- Before You Begin: Accessing PHP
- Creating a Sample Application: Bob's Auto Parts
- Embedding PHP in HTML
- Adding Dynamic Content
- Accessing Form Variables
- Understanding Identifiers
- Examining Variable Types
- Declaring and Using Constants
- Understanding Variable Scope
- Using Operators
- Working Out the Form Totals
- Understanding Precedence and Associativity
- Using Variable Handling Functions
- Making Decisions with Conditionals
- Repeating Actions Through Iteration
- Breaking Out of a Control Structure or Script
- Employing Alternative Control Structure Syntax
- Using declare
Using Variable Handling Functions
Before we leave the world of variables and operators, let’s look at PHP’s variable handling functions. PHP provides a library of functions that enable you to manipulate and test variables in different ways.
Testing and Setting Variable Types
Most of the variable functions are related to testing the type of function. The two most general are gettype() and settype(). They have the following function prototypes; that is, this is what arguments expect and what they return:
string gettype(mixed var);
bool settype(mixed var, string type);
To use gettype(), you pass it a variable. It determines the type and returns a string containing the type name: bool, int, double (for floats, confusingly, for historical reasons), string, array, object, resource, or NULL. It returns unknown type if it is not one of the standard types.
To use settype(), you pass it a variable for which you want to change the type and a string containing the new type for that variable from the previous list.
You can use these functions as follows:
$a = 56;
echo gettype($a).'<br />';
echo gettype($a).'<br />';
When gettype() is called the first time, the type of $a is integer. After the call to settype(), the type is changed to float, which is reported as double. (Be aware of this difference.)
PHP also provides some specific type-testing functions. Each takes a variable as an argument and returns either true or false. The functions are
is_array()—Checks whether the variable is an array
is_double(), is_float(), is_real() (All the same function)—Checks whether the variable is a float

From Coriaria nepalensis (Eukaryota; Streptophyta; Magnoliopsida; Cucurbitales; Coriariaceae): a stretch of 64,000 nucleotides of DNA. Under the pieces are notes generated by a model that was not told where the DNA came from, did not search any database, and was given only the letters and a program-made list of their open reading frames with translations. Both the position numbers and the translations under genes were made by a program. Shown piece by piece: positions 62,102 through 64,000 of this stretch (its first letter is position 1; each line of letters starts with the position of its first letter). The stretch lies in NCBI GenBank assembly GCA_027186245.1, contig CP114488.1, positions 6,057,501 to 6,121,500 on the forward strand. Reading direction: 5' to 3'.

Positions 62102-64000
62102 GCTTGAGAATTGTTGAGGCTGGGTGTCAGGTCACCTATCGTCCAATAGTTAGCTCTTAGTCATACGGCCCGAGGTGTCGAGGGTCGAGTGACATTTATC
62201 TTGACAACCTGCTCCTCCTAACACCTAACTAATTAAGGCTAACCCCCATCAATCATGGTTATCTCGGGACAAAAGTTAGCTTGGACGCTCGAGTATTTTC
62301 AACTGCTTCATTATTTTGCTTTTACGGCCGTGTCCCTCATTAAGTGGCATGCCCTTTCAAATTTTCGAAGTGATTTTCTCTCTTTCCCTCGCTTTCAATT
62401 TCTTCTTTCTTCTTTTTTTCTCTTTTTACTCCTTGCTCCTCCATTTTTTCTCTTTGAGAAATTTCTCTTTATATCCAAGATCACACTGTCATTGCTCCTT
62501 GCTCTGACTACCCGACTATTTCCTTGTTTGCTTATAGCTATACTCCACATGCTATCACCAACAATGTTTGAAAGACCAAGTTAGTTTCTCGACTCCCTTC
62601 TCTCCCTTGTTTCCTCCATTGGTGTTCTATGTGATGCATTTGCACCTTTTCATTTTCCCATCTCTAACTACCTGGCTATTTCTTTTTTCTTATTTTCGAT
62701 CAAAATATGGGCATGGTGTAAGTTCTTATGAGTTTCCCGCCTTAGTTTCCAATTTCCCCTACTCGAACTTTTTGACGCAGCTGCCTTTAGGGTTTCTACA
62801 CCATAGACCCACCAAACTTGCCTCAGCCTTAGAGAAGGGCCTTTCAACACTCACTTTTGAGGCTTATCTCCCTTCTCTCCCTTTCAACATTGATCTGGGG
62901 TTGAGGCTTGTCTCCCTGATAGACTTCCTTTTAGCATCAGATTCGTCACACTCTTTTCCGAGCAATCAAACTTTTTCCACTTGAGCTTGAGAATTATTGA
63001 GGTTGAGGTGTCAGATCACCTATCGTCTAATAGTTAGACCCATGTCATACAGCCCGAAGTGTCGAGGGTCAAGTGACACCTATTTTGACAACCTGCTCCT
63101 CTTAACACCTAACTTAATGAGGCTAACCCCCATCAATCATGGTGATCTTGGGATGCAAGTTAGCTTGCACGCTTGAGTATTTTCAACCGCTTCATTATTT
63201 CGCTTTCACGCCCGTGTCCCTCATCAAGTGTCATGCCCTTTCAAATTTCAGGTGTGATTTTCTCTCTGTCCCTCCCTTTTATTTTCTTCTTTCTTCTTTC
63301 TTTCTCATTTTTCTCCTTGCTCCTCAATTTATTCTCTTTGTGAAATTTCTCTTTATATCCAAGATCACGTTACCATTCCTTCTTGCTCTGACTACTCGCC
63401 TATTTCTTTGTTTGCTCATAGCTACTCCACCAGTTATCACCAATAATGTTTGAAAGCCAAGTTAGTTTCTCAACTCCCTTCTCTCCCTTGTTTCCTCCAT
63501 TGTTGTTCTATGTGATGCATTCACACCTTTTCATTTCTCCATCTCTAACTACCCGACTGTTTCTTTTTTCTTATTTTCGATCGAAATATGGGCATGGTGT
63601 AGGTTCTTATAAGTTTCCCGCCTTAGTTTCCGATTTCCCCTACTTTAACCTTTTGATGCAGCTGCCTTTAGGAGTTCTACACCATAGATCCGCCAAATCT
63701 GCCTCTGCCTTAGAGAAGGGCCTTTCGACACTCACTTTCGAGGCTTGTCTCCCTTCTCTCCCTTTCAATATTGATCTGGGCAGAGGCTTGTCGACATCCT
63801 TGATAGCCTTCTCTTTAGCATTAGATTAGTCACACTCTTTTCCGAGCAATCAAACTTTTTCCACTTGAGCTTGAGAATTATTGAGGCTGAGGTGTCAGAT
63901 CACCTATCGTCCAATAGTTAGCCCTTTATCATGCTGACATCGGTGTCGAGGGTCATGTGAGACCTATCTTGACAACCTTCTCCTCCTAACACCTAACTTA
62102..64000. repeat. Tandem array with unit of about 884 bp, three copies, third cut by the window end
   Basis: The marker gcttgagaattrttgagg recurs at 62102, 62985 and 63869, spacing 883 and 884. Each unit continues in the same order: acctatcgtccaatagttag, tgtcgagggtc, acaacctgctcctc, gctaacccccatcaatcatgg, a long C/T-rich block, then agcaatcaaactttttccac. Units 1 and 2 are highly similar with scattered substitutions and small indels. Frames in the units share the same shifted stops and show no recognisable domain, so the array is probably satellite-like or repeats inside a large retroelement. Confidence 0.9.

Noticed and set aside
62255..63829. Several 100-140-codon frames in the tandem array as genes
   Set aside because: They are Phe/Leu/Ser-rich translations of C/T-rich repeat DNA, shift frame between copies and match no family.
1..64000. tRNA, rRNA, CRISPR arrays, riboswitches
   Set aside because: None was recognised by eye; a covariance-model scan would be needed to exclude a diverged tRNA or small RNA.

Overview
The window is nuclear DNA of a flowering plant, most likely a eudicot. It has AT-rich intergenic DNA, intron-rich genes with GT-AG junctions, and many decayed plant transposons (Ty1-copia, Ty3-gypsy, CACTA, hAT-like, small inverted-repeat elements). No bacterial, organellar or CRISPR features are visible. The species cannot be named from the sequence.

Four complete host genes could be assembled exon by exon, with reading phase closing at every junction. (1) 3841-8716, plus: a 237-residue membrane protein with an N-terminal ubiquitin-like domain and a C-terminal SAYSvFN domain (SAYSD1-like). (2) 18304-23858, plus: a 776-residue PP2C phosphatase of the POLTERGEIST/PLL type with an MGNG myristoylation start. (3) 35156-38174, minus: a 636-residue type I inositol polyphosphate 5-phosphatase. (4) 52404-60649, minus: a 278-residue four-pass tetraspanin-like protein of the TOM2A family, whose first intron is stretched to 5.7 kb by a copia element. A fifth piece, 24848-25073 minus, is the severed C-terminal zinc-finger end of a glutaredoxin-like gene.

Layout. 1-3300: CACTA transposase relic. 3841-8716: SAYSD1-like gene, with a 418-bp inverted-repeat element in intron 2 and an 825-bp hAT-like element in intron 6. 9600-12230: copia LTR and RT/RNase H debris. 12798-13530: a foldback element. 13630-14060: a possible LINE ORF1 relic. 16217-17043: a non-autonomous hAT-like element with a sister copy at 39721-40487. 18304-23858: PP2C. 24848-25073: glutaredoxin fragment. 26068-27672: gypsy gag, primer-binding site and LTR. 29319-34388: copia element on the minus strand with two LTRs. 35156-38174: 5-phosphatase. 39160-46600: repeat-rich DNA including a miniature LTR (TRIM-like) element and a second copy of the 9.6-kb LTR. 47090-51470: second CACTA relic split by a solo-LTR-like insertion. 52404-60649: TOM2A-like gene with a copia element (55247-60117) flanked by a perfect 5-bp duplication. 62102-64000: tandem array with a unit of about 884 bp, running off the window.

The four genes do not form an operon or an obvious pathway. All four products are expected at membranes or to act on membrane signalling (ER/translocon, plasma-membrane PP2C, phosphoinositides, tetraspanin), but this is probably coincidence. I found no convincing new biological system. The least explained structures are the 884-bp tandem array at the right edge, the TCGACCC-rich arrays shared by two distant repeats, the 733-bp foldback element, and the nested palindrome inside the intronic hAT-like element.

is_long(), is_int(), is_integer() (All the same function)—Checks whether the variable is an integer
is_string()—Checks whether the variable is a string
is_bool()—Checks whether the variable is a boolean
is_object()—Checks whether the variable is an object
is_resource()—Checks whether the variable is a resource
is_null()—Checks whether the variable is null
is_scalar()—Checks whether the variable is a scalar—that is, an integer, boolean, string, or float
is_numeric()—Checks whether the variable is any kind of number or a numeric string
is_callable()—Checks whether the variable is the name of a valid function
Testing Variable Status
PHP has several functions for testing the status of a variable. The first is isset(), which has the following prototype:
bool isset(mixed var[, mixed var[,...]])
This function takes a variable name as an argument and returns true if it exists and false otherwise. You can also pass in a comma-separated list of variables, and isset() will return true if all the variables are set.
You can wipe a variable out of existence by using its companion function, unset(), which has the following prototype:
void unset(mixed var[, mixed var[,...]])
This function gets rid of the variable it is passed.
The empty() function checks to see whether a variable exists and has a nonempty, nonzero value; it returns true or false accordingly. It has the following prototype:
bool empty(mixed var)
Let’s look at an example using these three functions.
Try adding the following code to your script temporarily:
echo 'isset($tireqty): '.isset($tireqty).'<br />';
echo 'isset($nothere): '.isset($nothere).'<br />';
echo 'empty($tireqty): '.empty($tireqty).'<br />';
echo 'empty($nothere): '.empty($nothere).'<br />';
Refresh the page to see the results.
The variable $tireqty should return 1 (true) from isset() regardless of what value you entered in that form field and regardless of whether you entered a value at all. Whether it is empty() depends on what you entered in it.
The variable $nothere does not exist, so it generates a blank (false) result from isset() and a 1 (true) result from empty().
These functions are handy when you need to make sure that the user filled out the appropriate fields in the form.
You can achieve the equivalent of casting a variable by calling a function. The following three functions can be useful for this task:
int intval(mixed var[, int base=10])
float floatval(mixed var)
string strval(mixed var)
Each accepts a variable as input and returns the variable’s value converted to the appropriate type. The intval() function also allows you to specify the base for conversion when the variable to be converted is a string. (This way, you can convert, for example, hexadecimal strings to integers.)